Alaska Airlines was good enough to redirect Flight #870 from Anchorage to Honolulu last Tuesday (March 8, 2016) so that passengers could enjoy a view of a total solar eclipse from 35,000 feet in the air. The result was spectacular, as you can see from the video above, which is by Mike Kentrianakis of the American Astronomical Society. Notice the beginning of the video, when the moon’s shadow is moving across the cloudtops, toward the camera!
The change in flight plans started a year ago, when astronomer Joe Rao – associate astronomer at the American Museum of Natural History’s Hayden Planetarium – realized that the eclipse’s path would intersect with his flight path — almost half an hour before his flight arrived, according to Alaska Airlines blog.
Rao called the airline, and officials decided to adjust the flight so passengers could experience the eclipse from the air.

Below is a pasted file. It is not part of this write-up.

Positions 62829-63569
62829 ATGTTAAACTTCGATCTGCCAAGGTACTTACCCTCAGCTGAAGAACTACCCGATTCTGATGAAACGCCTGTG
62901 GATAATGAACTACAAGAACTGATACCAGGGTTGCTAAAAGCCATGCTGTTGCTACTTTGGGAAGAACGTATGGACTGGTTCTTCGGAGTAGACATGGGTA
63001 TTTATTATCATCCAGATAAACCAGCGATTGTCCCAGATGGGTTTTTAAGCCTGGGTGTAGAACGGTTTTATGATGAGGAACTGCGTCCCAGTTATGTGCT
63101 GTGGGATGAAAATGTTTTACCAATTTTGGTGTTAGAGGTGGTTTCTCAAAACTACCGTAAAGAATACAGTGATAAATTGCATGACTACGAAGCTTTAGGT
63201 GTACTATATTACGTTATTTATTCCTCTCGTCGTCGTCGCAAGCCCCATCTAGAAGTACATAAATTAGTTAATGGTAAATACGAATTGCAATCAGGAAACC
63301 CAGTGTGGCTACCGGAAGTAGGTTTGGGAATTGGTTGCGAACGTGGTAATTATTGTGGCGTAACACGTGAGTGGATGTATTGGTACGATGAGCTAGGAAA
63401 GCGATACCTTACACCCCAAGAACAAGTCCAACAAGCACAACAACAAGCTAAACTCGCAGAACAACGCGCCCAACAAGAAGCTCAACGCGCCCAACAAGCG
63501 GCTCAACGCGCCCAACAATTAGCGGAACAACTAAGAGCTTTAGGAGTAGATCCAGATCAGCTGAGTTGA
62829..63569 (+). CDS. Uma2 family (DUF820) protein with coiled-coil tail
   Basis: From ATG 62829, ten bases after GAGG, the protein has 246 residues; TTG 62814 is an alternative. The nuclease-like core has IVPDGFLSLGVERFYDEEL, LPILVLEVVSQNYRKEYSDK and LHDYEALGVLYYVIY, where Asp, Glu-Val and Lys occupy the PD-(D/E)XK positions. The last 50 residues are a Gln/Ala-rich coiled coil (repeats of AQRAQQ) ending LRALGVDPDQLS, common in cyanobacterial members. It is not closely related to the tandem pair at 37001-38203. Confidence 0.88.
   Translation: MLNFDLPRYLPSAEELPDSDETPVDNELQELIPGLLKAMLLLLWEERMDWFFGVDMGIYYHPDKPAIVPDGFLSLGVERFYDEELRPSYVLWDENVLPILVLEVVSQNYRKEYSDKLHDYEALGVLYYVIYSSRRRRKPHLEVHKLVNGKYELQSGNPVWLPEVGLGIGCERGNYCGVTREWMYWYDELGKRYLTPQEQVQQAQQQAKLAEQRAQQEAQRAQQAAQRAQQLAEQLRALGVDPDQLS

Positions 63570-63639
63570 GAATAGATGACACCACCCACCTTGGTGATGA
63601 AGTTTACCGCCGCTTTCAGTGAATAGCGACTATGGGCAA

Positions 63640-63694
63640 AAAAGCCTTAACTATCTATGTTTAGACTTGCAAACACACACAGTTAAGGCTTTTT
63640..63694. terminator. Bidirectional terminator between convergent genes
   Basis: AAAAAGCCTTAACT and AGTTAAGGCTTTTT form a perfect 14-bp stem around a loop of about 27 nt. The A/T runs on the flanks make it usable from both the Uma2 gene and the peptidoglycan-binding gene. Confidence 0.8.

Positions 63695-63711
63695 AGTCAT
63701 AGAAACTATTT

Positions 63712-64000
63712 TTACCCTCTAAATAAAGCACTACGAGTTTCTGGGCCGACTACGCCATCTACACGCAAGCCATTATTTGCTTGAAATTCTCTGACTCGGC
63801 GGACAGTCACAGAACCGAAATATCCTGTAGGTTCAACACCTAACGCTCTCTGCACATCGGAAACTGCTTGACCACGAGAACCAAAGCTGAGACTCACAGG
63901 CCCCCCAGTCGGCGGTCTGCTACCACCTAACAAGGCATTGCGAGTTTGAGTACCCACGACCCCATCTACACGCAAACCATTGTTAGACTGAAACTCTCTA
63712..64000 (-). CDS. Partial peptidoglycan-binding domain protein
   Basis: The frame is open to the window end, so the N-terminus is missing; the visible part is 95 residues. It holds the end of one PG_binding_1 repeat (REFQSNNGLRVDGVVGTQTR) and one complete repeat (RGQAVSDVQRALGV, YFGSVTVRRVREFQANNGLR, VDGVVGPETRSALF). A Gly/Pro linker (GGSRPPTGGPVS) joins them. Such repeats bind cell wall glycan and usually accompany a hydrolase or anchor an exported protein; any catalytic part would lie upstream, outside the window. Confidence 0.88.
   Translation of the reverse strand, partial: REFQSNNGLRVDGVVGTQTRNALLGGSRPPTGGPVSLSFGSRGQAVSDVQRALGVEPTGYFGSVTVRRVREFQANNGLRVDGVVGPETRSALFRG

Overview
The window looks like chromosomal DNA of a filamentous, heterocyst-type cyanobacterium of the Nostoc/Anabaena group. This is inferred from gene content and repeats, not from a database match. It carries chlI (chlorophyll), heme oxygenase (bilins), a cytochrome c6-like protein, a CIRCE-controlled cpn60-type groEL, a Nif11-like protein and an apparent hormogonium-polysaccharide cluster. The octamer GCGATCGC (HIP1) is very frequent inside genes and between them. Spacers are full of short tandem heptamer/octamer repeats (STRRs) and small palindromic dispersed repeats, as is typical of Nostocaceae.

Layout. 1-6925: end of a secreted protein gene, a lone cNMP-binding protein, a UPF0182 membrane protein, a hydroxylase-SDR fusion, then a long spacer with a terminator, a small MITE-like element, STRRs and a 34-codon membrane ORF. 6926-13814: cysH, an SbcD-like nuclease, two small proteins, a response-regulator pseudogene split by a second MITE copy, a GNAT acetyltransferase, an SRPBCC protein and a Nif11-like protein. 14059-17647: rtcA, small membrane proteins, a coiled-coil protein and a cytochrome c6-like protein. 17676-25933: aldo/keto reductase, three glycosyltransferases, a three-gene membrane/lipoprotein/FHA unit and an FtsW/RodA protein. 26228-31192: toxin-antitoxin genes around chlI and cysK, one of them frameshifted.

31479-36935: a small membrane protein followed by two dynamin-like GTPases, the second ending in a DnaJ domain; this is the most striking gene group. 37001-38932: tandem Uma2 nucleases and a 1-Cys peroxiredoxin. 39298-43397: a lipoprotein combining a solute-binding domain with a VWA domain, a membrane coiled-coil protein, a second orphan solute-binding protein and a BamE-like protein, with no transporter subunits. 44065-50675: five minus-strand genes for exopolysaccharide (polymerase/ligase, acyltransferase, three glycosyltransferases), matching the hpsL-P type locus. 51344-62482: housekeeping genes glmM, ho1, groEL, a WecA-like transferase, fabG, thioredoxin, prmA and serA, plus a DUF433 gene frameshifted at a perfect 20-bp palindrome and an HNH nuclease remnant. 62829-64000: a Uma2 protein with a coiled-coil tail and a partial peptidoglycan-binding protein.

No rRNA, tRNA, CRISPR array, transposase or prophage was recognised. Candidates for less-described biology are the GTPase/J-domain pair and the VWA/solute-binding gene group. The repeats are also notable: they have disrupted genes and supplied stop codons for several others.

The flight held about a dozen astronomers and eclipse chasers, along with about 150 other passengers.
Way to go, Alaska Airlines!
By the way, in the video, you’ll see many shining points besides the sun. These aren’t really objects in the sky. They are lens flares, internal reflections from the video camera. Read more about lens flare here.
Bottom line: For the March 8, 2016 total solar eclipse, Alaska Airlines redirected a flight … and the result is this spectacular video.
Deborah Byrd created the EarthSky radio series in 1991 and EarthSky.org in 1994. Today, she serves as Editor-in-Chief of this website. She has won a galaxy of awards from the broadcasting and science communities, including having an asteroid named 3505 Byrd in her honor. A science communicator and educator since 1976, Byrd believes in science as a force for good in the world and a vital tool for the 21st century. "Being an EarthSky editor is like hosting a big global party for cool nature-lovers," she says.